The web-analytics landscape has changed dramatically in recent years, with marked shifts in how content is viewed and how people interact with websites.
2013 has been an extremely interesting year. With the growing penetration of mobile commerce, visitors’ browsing habits are continuously changing and adapting alongside the new devices that flood the market. At the same time, marketing spend has been increasing, and the measurement of ROI and the effectiveness of this spend make web analytics and optimization a sought-after skill.
Now that companies understand the huge potential of online business and the importance of providing an optimum user experience, they are investing more in hiring experts, in tools and applications and in ongoing processes of optimization, namely testing.
Digital Analytics Is Now a Profession
In 2013, we have definitely seen analytics gain a place of respect in the organization, and more specifically in marketing departments. Companies that take their online business seriously have established proper digital-analytics teams, or hired digital analysts for key positions across the organization, shifting the entire organization towards metrics-based decision making.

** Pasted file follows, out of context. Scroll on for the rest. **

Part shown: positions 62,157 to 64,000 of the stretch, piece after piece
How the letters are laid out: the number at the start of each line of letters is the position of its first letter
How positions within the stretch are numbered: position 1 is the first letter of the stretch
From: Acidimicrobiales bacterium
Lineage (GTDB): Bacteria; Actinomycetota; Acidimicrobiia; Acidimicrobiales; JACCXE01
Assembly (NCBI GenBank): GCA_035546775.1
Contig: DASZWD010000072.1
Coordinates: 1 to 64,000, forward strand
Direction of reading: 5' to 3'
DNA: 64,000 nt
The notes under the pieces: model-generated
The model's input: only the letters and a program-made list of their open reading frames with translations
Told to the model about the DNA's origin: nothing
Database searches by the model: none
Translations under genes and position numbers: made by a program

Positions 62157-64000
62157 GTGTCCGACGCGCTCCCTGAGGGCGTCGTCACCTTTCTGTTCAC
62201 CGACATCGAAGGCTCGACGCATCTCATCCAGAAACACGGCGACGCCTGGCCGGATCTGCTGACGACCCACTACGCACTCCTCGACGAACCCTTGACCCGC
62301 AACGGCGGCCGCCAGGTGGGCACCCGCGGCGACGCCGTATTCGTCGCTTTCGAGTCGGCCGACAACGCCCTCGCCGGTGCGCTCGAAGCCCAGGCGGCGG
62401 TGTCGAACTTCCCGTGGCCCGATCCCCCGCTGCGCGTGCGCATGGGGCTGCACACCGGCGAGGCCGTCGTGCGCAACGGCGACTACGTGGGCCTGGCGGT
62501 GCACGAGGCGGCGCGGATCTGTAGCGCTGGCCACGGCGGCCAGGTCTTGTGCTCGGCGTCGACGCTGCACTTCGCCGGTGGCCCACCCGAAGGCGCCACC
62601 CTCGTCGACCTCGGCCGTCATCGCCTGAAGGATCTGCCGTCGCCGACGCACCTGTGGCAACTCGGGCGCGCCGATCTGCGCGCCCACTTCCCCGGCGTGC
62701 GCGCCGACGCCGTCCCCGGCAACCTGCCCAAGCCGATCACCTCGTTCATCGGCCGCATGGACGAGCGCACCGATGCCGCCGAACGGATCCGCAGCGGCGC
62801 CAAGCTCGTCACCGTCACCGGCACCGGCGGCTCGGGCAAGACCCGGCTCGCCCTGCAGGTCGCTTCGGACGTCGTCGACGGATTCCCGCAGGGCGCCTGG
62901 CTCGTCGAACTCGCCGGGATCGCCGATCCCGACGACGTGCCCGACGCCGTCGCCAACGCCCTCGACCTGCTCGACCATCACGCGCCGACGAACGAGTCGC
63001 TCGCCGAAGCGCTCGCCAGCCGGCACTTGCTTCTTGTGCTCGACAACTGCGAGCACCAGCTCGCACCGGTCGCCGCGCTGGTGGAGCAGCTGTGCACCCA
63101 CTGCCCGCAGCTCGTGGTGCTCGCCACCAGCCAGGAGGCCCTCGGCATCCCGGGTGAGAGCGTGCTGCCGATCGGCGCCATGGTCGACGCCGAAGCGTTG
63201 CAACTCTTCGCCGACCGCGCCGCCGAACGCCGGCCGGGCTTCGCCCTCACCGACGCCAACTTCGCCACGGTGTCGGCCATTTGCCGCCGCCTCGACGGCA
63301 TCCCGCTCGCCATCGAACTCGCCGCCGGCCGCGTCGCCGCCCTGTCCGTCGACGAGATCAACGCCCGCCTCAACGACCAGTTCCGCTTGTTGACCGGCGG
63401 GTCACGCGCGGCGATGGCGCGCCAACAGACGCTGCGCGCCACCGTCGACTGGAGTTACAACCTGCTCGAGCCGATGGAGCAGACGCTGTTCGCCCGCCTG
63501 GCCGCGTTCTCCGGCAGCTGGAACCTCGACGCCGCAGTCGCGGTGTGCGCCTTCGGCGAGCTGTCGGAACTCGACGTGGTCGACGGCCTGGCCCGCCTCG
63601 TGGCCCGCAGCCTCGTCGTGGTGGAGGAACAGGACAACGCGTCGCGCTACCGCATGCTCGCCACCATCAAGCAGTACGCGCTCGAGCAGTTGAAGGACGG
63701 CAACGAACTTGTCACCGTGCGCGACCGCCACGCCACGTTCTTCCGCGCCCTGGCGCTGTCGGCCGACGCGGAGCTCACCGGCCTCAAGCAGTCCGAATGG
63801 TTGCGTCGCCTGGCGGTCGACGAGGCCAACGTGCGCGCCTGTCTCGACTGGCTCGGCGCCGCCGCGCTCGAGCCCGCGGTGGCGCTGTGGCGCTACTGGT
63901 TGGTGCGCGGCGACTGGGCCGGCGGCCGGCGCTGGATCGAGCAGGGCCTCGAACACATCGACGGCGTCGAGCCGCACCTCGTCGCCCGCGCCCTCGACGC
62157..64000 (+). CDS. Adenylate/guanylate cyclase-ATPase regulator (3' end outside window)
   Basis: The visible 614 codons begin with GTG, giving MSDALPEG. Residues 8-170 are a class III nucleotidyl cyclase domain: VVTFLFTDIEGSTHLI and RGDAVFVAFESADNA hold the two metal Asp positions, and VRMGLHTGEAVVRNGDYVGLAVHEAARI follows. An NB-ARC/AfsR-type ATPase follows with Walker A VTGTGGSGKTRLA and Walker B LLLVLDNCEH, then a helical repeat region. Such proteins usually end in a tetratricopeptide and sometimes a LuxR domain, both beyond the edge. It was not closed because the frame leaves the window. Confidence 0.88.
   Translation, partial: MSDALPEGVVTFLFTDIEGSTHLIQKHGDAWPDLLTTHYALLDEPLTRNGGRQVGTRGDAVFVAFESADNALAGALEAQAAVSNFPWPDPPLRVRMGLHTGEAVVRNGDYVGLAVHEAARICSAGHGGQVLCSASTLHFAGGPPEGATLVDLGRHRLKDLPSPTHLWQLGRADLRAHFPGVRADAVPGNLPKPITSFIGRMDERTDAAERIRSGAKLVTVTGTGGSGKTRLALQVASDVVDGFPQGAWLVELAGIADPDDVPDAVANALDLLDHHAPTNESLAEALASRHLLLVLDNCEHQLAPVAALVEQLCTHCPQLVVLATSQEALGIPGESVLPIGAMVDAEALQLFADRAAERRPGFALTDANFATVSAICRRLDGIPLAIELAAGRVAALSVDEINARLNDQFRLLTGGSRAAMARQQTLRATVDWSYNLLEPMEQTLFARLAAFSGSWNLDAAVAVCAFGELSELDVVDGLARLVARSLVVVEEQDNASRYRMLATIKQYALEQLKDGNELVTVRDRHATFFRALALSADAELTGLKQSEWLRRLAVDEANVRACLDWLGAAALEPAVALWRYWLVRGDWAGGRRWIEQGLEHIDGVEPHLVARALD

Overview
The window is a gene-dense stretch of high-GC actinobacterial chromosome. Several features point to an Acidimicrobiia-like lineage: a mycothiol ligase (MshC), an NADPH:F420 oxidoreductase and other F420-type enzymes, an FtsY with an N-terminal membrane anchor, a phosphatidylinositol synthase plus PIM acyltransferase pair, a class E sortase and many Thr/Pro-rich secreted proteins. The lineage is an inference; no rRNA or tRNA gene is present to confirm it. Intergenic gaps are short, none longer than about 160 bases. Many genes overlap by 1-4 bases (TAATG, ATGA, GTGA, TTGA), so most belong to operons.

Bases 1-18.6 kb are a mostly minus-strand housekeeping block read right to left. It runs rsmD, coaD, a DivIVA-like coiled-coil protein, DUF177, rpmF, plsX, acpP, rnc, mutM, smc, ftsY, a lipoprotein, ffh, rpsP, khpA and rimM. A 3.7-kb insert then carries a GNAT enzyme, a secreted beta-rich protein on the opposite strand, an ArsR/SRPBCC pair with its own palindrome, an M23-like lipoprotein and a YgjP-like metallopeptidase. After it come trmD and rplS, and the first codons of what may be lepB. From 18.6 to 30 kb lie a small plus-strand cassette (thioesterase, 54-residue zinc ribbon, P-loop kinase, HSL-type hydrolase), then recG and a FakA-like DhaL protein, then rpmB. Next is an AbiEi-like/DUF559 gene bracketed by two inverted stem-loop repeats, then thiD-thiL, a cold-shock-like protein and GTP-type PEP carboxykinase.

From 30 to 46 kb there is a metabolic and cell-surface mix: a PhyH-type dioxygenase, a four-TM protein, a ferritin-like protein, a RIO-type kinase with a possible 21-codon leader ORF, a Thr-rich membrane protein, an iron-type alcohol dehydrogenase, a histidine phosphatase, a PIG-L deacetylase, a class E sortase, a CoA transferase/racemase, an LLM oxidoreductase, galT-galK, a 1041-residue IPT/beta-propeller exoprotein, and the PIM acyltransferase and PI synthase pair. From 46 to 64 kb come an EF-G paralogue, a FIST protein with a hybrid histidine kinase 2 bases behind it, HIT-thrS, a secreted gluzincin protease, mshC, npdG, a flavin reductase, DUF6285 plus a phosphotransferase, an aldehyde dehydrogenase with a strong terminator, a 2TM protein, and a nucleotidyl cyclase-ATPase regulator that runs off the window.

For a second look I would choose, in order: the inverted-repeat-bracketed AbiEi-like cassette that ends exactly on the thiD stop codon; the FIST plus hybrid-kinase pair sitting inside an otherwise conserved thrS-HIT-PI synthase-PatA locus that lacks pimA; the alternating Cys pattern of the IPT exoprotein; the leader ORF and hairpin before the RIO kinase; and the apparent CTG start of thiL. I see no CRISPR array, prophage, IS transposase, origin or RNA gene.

This shift has increased the demand for digital-analytics professionals. If we take a look at www.monster.com, for example, we see at any given time at least six or seven job titles relating to web analytics, including web analytics consultant, web analytics manager, and digital analytics specialist, to name just a few. Although there are very few official certifications and education programs in the field, analytics knowledge and skills are currently highly appreciated by the market, with experience in the usage of specific analytics tools being a prerequisite.
Another aspect of the market’s maturity is the split between acquisition, conversion and retention of visitors, and the way the three relate to user experience. Marketers today realize that these three fields can be quite different, but all of them must be measured, and all organizational efforts from advertising to product development must be data driven. This year businesses finally realized and began leveraging the huge potential of the enormous amounts of data at their disposal, and are spending more money on people and tools in order to maximize their online business revenue.